Let the roast come to room temperature while you prepare the grill for medium direct heat (alternatively preheat oven to 500 degrees) Grill or roast the pork for 25 to 30 minutes or until an instant read thermometer inserted in the thickest part of the roast registers 145 degrees, turning the roast every 10 minutes. Transfer roast to a cutting board and let stand for 5 minutes before carving.
Garlic Roasted Potatoes
Recipe courtesy of Ina Garten, Food Network.
3 pounds of small red or white potatoes
1/4 cup good olive oil
1 teaspoon kosher salt
1 teaspoon freshly ground black pepper
2 tablespoons minced garlic (6 cloves)
2 tablespoons minced fresh parsley.
Preheat oven to 400 degrees.
Cut potatoes in half or quarters, place in a bowl with olive oil or salt, pepper and garlic; toss until potatoes are well-coated. Transfer the potatoes to a sheet pan and spread out into one layer. Roast in the oven for 45 minutes to an hour until browned and crisp. Flip twice during cooking to ensure even browning.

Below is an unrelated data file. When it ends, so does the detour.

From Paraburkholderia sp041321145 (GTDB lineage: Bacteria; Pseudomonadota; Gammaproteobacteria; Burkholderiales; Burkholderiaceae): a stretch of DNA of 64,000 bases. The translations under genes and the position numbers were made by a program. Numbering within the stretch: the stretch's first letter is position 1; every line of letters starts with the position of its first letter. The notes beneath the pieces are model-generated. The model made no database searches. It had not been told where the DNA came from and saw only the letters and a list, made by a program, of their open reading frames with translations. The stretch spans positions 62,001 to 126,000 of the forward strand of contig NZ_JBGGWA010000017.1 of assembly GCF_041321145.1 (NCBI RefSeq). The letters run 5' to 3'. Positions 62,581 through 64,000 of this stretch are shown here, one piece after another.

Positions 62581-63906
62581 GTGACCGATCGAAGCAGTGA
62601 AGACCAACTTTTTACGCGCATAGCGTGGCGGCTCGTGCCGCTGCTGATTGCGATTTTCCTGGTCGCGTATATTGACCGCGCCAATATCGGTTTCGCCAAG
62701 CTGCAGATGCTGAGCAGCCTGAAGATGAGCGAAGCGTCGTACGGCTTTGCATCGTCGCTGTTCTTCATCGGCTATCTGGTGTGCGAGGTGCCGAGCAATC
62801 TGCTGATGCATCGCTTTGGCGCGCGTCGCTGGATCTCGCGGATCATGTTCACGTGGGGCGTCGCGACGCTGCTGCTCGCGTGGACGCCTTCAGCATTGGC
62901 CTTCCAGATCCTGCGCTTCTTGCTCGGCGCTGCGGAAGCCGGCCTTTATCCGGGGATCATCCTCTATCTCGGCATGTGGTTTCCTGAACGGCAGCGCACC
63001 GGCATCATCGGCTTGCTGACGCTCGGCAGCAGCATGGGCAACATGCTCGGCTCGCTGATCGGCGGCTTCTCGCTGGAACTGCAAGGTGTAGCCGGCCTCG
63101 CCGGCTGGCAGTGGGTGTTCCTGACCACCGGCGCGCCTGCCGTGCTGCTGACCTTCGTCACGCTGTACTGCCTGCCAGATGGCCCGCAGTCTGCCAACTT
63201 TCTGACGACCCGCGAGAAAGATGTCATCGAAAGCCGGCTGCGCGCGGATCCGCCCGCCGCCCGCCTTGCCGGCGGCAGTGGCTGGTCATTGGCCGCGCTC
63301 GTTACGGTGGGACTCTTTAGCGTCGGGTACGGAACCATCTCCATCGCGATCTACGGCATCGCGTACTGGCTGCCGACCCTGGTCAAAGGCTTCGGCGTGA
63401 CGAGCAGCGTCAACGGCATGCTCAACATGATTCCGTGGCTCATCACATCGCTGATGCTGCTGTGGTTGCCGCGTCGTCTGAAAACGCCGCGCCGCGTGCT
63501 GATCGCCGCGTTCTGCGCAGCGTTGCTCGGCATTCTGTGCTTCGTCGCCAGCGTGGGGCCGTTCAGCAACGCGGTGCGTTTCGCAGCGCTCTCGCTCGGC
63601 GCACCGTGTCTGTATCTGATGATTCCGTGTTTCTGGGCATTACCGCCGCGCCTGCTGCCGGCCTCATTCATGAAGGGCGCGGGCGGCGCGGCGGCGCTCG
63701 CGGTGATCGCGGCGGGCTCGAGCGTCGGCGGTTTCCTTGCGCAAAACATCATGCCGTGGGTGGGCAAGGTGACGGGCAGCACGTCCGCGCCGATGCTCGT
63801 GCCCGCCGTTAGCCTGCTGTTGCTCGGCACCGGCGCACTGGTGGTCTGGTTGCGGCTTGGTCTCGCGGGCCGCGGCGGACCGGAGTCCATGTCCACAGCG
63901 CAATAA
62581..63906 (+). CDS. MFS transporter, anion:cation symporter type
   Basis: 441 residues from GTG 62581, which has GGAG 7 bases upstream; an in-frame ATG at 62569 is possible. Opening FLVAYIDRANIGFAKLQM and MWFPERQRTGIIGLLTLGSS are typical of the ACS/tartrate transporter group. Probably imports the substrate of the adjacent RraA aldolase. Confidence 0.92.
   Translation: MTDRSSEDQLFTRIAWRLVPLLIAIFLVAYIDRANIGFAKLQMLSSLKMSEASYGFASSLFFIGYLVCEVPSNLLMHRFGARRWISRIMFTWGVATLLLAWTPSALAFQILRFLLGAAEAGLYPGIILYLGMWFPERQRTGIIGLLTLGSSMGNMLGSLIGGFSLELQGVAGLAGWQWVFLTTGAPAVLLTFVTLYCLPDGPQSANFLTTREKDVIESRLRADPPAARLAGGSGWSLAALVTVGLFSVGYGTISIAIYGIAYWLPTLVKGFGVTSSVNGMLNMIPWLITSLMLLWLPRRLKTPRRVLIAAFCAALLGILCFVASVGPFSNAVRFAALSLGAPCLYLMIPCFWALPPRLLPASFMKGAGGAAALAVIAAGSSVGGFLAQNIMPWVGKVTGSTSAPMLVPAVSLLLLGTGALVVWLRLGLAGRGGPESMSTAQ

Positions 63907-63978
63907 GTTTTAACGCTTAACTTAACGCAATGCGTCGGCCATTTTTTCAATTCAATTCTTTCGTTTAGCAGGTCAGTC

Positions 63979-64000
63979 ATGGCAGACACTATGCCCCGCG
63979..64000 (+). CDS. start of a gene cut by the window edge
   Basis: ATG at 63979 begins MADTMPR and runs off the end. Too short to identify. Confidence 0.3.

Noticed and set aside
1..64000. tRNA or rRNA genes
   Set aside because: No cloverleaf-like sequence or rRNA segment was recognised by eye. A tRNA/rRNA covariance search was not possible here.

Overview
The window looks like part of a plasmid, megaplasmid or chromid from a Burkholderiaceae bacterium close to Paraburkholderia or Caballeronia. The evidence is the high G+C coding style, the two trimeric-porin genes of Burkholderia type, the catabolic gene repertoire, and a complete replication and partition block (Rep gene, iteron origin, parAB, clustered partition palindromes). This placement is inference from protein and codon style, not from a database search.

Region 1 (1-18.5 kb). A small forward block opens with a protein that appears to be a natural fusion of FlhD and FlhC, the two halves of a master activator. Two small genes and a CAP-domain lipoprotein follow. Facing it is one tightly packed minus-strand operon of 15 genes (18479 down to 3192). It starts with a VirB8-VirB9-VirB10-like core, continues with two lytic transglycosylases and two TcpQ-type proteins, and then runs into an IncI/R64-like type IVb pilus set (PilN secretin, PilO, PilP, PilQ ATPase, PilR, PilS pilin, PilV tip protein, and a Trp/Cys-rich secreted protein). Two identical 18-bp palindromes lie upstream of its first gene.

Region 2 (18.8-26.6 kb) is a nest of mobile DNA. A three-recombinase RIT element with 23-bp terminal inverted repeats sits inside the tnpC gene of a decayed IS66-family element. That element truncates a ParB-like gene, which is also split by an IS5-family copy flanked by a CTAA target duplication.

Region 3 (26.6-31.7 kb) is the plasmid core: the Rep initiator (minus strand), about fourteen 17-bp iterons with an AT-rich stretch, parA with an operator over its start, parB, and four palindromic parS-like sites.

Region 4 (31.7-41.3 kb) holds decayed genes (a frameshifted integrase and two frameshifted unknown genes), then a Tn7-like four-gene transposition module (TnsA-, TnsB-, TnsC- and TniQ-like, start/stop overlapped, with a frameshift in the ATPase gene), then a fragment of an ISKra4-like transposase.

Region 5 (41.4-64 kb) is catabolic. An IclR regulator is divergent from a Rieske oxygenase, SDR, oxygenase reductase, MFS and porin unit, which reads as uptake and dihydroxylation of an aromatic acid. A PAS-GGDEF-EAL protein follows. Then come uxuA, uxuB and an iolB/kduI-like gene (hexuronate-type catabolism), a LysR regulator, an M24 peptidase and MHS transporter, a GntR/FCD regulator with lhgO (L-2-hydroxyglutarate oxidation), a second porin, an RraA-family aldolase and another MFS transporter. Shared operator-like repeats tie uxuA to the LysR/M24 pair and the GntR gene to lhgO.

Remove potatoes from oven, toss with parsley, season to taste.
From Barefoot Contessa Parties.
Green Beans with Lemon and Garlic
Recipe courtesy Patrick and Gina Neely, Food Network.
2 pounds green beans, ends trimmed
1 tablespoon extra-virgin olive oil
3 tablespoons butter
2 large garlic cloves, minced
1 tablespoon lemon zest
Salt and freshly ground black pepper
Blanch green beans in a large stock pot of salted, boiling water until bright green in color and tender crisp, roughly 2 minutes. Drain and shock in a bowl of ice water to stop from cooking.
Heat a large heavy skillet over medium heat. Add oil and butter. Add garlic and red pepper flakes and saute until fragrant, about 30 seconds. Add beans and continue to saute until coated in the butter and heated thoroughly, about 5 minutes, add lemon zest and season with salt and pepper.